Let us begin with a story about a potential customer—a fictional European company that manufactures running gear, including shoes, socks, t-shirts, and more. It started in Spain, became popular there, and quickly expanded to other countries in Europe and the Middle East.
This company has launched numerous websites and applications to support its various regions and stores. Its IT leaders decided early on to host the sites and apps in different environments, involving multiple public cloud providers and local data centers, all so that the company’s regional teams could be autonomous.
The company now seeks to control those different estates more easily and to enable adaptative apps to run more smoothly to help with its blue-green deployments. (These are deployments where separate but identical environments are created, with one running a current app version and the other running a new version.)
Let’s see how DNS Load Balancing (DNSLB) can help this enterprise achieve its goals.
DNS is one of the few critical protocols of the Internet. Whenever a user needs to reach an application or a website, a DNS request will be performed to locate those resources. Without DNS, applications or websites are not reachable.
DNS (Domain Name System) may be a familiar term to most people, but DNS Load Balancing, also known as GSLB (Global Server Load Balancing), probably is not. In a nutshell, it is a more intelligent version of DNS, enabling the steering of traffic based on applications’ health and client source IP addresses.
Most applications today are no longer hosted in single locations but in multiple environments (e.g., on-premises and the public cloud, or per region). While this allows for better service to users, it also brings a need to route customers’ traffic to the closest data center
Anycast routing is typically used in these situations. But it requires all traffic to go the provider’s network, which forbids architectures leveraging locations with different providers.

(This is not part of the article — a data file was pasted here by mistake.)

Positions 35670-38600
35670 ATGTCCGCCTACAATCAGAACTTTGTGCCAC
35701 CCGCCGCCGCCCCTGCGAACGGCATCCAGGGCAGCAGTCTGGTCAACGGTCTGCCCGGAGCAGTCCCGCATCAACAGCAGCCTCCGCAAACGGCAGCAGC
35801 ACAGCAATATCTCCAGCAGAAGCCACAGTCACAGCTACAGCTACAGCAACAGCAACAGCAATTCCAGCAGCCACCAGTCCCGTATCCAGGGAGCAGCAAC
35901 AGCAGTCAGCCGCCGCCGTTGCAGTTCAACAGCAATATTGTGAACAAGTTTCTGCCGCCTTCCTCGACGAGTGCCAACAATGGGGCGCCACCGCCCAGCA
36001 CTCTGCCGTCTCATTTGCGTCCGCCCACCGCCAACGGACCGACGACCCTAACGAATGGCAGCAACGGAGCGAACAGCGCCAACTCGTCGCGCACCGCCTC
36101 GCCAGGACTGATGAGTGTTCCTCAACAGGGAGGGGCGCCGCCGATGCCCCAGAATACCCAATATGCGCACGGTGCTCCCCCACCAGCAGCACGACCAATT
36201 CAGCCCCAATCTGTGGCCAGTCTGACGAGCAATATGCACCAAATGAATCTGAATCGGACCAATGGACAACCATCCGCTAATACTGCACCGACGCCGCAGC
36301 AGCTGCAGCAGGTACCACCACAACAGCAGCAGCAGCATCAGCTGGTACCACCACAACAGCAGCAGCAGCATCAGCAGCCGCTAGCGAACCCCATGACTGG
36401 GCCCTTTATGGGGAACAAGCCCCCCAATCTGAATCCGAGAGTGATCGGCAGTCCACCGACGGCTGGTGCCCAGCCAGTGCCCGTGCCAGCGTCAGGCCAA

Additionally, customers need a way to detect a failing backend—that is, to avoid sending requests to it and causing a bad user experience.
This is where DNS Load Balancing (DNSLB) comes in handy. Here’s why:
In our example of the company manufacturing running gear, with its IT spread across different environments, DNSLB is a smart way to bring flexibility. That’s because it deals only with the DNS layer while the rest of the traffic flows to the chosen destination (e.g., public cloud, private data center, etc.). This enables it to avoid being tied to a specific vendor or cloud provider.
Also, thanks to the different load-balancing algorithms available, the company can deploy new versions of its apps using a blue-green approach (gradually switching users to a newer version), or even performing a canary deployment—a deployment that cuts over a small subset of servers or nodes first before including others—by using the “ratio” algorithm.
Having DNSLB as SaaS comes with distinct advantages over an on-premises solution:
Also, of course, a REST-based API should be available for customers to easily automate and integrate with their existing tools and systems.
To find out how a SaaS-based DNS Load Balancer solution can help your company, check out F5 Distributed Cloud DNS Load Balancer. Learn how it can help bring speed, simplicity, flexibility, and DDoS protection to your customers.